Dumbed-down curriculum means primary students will learn less about the world and nothing about climate
Revisions to the Australian primary school curriculum for geography mean children will learn much less about the world and its diversity than they do at present. They will learn nothing about some significant concepts such as climate.
The Australian Curriculum, Assessment and Reporting Authority (ACARA) launched the new version of the Australian Curriculum on May 9. ACARA described it as “a more stripped-back and teachable curriculum that identifies the essential content our children should learn”.
Overall, the new curriculum reduces the number of content descriptions by 21%. These are statements that describe what teachers should teach and what students should learn. In primary school geography, however, 50% of the content descriptions in the Knowledge and Understanding strand have been deleted or had content reduced.
The education ministers of the governments of Australia pressured ACARA to further reduce the content in the primary school humanities and social science learning areas. What is this knowledge that they have decided is no longer essential for our children to learn?
What knowledge of the world is gone?
The previous curriculum had a sequence of content descriptions that gave students some knowledge of the world beyond Australia. The following have been deleted:
the division of the world into hemispheres, continents and oceans (in year 2)
the main climate types of the world and the similarities and differences between the climates of different places (in year 3)
a brief study of the continents and countries of Africa and South America (in year 4), and Europe and North America (in year 5)
differences in the economic, demographic and social characteristics of countries across the world (in year 6).
the world’s cultural diversity, including that of its indigenous peoples (in year 6).
The only world knowledge retained in the revision is the study of Australia’s neighbouring countries in year 3 and Asia in year 6. As a result, students will learn nothing about four of the continents, or of the environmental, economic, demographic and social differences and similarities between the countries of the world. They will have no sense of the world as a whole, and its diversity.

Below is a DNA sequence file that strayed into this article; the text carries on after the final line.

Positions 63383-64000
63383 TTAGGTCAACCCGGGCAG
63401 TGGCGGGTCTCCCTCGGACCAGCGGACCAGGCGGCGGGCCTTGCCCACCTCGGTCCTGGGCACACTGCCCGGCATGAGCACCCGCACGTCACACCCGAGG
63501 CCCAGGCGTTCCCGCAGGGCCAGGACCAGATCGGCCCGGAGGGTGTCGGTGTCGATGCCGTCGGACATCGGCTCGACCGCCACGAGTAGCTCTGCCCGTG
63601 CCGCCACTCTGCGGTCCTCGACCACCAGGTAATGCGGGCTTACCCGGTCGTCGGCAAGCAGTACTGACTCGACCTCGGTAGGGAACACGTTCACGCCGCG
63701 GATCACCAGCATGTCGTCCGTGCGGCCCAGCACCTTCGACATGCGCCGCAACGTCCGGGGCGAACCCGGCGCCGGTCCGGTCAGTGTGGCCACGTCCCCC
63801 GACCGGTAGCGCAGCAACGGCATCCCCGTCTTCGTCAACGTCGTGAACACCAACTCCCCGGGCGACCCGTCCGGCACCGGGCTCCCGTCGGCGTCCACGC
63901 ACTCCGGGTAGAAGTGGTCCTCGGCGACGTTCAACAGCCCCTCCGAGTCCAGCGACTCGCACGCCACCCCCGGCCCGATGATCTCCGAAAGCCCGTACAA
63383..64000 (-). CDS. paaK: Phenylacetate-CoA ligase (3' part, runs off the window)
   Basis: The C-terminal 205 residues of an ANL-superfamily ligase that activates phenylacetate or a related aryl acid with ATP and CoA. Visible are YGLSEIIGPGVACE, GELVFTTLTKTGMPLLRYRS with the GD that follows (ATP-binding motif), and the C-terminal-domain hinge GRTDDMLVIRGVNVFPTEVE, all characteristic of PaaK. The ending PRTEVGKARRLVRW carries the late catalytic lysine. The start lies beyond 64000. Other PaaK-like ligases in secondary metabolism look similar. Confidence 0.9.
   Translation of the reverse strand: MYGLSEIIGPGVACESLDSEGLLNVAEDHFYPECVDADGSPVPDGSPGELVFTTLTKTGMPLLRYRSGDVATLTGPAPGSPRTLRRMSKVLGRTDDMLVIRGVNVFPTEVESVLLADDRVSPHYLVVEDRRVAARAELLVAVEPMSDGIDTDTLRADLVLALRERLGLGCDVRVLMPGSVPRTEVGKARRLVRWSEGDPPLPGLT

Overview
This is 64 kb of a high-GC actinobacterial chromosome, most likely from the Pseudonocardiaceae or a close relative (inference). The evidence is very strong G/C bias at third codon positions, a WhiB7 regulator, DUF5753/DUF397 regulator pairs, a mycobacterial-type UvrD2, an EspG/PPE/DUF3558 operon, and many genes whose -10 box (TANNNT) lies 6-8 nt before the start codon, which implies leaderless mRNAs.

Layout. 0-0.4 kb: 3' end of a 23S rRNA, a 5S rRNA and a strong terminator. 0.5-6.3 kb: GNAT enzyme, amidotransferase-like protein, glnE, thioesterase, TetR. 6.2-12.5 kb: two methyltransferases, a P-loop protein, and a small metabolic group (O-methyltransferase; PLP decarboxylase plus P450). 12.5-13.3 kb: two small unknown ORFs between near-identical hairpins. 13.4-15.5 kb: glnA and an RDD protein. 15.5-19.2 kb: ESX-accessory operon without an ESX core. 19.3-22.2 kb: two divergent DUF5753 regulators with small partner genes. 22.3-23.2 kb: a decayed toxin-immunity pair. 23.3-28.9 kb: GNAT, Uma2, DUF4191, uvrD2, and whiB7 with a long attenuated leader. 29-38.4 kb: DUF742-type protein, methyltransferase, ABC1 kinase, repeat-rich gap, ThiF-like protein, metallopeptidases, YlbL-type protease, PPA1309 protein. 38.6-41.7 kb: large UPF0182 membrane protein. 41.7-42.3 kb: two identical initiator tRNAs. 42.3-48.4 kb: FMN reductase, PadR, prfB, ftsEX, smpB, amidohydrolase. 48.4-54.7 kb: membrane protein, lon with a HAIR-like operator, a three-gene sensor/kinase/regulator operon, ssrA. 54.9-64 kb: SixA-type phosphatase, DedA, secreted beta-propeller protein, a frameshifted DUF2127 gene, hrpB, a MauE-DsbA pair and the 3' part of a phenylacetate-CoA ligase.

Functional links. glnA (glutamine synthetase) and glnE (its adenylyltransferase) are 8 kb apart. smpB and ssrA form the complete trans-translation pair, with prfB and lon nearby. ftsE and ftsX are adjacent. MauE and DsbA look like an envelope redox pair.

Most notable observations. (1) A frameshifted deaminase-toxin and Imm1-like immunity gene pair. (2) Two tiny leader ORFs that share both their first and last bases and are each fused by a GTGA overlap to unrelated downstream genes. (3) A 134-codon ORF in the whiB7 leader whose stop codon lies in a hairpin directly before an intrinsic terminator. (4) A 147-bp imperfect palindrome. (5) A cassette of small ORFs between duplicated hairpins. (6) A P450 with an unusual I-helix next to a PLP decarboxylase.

In an increasingly interconnected world, children need at least to know about the countries we are connected to through history, trade, migration, alliances and government and non-government aid.
What key concepts have been lost?
Concepts are what we think with, and intellectual development is based on conceptual thinking. The previous curriculum developed children’s understanding of the following key concepts and ways of thinking.
The concept of place, including the definition of a place, and an understanding of the importance of places to people. The study of places is the core of primary school geography.
The concept of location, including why things are located where they are, and the influence of location and accessibility on people’s activities. These were in the curriculum to get students thinking about the effects of location and distance on their lives, and about where things should be located.
The concept of space, including the management of spaces within neighbourhoods and towns. This introduced students to debates about how land should be used and how development conflicts are resolved, and to the idea of town planning.
The concept of climate. The difference between climate and weather still confuses debate over climate change, so an understanding of this difference is vital.
The concept of a settlement, including the differences between places in types of settlement and demographic characteristics. This added another concept to students’ knowledge of places, and introduced them to the small area census data that reveal much about Australian communities.
All this content has been removed.
What are the impacts on learning?
The revision of the primary school geography curriculum has done three things:
it has severely reduced children’s knowledge of the world
it has reduced the level of conceptual thinking that students will be exposed to
it will leave them less prepared for geography in secondary school, where the curriculum was designed on the assumption that students would know what is in the current one.
If the aim of these deletions has been to make more time for the development of literacy and numeracy skills, it is self-defeating. Children apply and develop these skills and expand their vocabulary through subjects such as geography and history.
Is this the best we can do to help young Australians understand the world? The geography curriculum for England demands much more.